State doesn't have 16 gangster groups, clarifies Sibu police chief

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  • Wednesday, 09 Oct 2013

SIBU: The state does not have 16 gangster groups despite being identified and listed so by Bukit Aman police, according to Sibu police chief ACP Shafie Ismail.

Rather, he said, some were actually disorganised groups.

“No, we do not have 16 gangster groups although Bukit Aman have identified them.

“If we had that number then it would be a headache to us. The matter has been relayed to Bukit Aman.

“But if you mean disorganised groups, then we have more than 16. In Sibu we have seven but they are not active. They are only involved in illegal activities to make themselves rich and not in serious crimes,” he said during the question-and-answer session of the half-day Media Dialogue here yesterday.

He listed these illegal activities as smuggling of goods, vehicle theft, cock fighting and gambling.

ACP Shafie said disorganised crime groups were almost everywhere in this division including in Bawang Assan, Sungai Merah, Paradom and Lanang.

He said many of the fights that happened in town occurred when people got themselves drunk in night clubs and pubs.

Overall, the town had no gangster group as compared to the time when he was posted here in 2007.

According to him, back then even molotov cocktails were thrown into the central police station.

“The last time when I said there was no gangster in Sibu, a politician hit back. He even wanted to report my statement to Parliament and Bukit Aman.

“We once had (gangsters) when Lee Lung tied up with a gangster group in Peninsular Malaysia. But not any more, as he is now involved in business,” he added.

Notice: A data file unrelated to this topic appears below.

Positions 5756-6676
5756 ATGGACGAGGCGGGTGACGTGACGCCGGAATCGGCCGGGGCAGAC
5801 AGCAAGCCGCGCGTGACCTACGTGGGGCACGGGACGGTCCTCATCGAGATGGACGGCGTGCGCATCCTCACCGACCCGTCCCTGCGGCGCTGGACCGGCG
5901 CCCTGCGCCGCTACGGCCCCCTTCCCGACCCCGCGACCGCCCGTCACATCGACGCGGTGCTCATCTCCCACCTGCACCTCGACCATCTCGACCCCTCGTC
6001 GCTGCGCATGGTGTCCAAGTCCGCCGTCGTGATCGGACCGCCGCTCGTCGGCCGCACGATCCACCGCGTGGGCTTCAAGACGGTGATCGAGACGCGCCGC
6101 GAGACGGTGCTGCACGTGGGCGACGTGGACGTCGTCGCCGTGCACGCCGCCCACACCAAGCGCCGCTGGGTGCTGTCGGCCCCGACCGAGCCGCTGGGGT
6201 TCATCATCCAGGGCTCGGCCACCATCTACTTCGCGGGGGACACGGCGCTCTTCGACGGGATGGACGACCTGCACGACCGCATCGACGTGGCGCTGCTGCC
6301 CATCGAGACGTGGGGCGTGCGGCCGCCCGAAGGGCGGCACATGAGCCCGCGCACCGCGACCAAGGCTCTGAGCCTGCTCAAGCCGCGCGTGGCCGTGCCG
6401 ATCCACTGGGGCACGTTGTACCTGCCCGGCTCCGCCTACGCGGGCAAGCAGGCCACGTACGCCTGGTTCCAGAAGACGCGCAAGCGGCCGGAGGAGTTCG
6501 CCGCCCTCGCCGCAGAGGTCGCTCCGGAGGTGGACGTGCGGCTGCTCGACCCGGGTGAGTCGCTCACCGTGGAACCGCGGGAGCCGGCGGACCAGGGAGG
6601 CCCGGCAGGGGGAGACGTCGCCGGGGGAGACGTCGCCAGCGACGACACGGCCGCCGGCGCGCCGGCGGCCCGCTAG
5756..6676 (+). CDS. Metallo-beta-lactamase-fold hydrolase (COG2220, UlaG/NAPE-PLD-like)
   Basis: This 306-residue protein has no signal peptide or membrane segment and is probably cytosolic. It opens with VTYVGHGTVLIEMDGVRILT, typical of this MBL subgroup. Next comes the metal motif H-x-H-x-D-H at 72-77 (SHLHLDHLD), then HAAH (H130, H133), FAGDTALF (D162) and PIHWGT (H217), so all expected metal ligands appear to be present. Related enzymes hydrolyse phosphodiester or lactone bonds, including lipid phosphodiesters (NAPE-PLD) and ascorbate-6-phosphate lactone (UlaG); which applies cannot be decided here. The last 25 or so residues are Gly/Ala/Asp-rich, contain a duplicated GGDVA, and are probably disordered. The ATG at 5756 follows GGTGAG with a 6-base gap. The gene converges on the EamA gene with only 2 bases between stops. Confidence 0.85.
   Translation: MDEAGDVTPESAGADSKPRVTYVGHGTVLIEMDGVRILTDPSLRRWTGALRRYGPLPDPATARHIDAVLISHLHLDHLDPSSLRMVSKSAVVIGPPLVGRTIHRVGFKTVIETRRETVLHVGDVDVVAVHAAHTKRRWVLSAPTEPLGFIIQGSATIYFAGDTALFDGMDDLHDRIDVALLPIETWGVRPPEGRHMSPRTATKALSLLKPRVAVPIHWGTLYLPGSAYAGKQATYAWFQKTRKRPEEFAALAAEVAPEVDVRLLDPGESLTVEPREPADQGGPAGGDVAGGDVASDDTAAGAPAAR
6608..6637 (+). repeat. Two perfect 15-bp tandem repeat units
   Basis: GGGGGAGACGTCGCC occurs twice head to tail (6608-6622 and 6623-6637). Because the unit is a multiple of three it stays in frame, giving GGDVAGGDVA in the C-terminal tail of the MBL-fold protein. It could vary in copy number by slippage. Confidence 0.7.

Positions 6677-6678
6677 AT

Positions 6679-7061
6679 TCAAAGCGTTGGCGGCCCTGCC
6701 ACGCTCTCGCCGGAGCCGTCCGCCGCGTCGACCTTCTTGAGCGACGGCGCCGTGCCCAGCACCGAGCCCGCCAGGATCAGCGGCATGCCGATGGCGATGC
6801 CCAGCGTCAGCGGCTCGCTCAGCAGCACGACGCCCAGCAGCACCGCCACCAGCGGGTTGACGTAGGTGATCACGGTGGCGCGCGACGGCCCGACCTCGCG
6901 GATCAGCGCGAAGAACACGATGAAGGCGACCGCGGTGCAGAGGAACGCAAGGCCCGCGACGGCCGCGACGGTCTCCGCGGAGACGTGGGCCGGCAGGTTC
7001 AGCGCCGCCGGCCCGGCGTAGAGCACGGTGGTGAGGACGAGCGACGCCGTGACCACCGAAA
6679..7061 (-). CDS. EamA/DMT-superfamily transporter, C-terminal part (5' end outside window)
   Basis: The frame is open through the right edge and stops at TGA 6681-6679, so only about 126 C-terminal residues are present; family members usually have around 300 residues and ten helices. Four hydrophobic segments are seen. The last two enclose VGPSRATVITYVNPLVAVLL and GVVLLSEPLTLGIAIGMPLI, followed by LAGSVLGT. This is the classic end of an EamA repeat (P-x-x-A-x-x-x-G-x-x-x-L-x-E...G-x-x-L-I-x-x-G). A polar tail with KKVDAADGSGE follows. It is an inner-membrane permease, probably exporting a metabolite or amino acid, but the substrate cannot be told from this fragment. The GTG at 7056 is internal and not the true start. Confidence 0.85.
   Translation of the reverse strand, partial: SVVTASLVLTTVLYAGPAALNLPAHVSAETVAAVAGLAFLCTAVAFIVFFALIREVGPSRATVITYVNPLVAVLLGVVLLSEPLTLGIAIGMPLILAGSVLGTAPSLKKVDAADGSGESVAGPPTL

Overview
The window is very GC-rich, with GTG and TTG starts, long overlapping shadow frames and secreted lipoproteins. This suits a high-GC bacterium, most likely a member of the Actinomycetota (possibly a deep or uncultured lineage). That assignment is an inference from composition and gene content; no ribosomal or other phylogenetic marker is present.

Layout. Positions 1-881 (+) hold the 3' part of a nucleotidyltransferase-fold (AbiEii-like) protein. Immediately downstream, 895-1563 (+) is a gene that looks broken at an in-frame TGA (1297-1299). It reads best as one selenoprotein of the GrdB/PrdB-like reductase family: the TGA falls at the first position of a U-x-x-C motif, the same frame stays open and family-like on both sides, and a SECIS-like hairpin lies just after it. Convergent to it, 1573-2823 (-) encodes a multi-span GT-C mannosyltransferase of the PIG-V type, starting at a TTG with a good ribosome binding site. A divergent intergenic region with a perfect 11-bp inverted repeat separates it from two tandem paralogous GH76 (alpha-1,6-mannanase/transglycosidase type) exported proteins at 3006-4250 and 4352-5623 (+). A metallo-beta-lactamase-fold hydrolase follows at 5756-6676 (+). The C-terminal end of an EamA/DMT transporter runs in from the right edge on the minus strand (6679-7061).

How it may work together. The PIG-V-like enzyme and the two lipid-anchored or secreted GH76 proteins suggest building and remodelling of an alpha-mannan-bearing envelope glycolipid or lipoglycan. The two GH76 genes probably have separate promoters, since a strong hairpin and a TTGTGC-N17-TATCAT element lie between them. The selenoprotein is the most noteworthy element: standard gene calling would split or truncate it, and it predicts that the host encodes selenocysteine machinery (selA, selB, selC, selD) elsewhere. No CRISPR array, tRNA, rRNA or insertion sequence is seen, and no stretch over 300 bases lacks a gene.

According to ACP Shafie, only poorly-informed outsiders still think Sibu as a samseng (gangster) town.

He said between 2005 and 2006, there were 25 samseng heads in Sibu.

When he started work in 2007, 17 of them were caught by the police, four of whom were sent to the Simpang Renggam Rehabilitation Centre in Johor under the then Emergency Ordinance.

Up to now, only gang leader Lo Han remained elusive, he said, adding that in 2011, Lo Han had instructed the fatal shooting of a man outside a pub in Jalan Pahlawan.

He believed that the man was hiding somewhere in China now.

ACP Shafie said the crime situation was not as bad as what many perceived.

“On an average we have only four cases a day as compared to Johor, which once recorded 50 a day before they were later reduced to between 20 and 40 cases. If I am given a choice, I would like to retire in Sibu as the town is more peaceful than elsewhere,” he said.

On the latest crime situation here, he said the police were eyeing three housebreaking groups.

“Once we contain all three groups, we anticipate that crime cases would be further reduced. Every year we target to reduce the figure by 5%. This year, we hope we could achieve zero, or just a few cases.”

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Courts & Crime , crime situation


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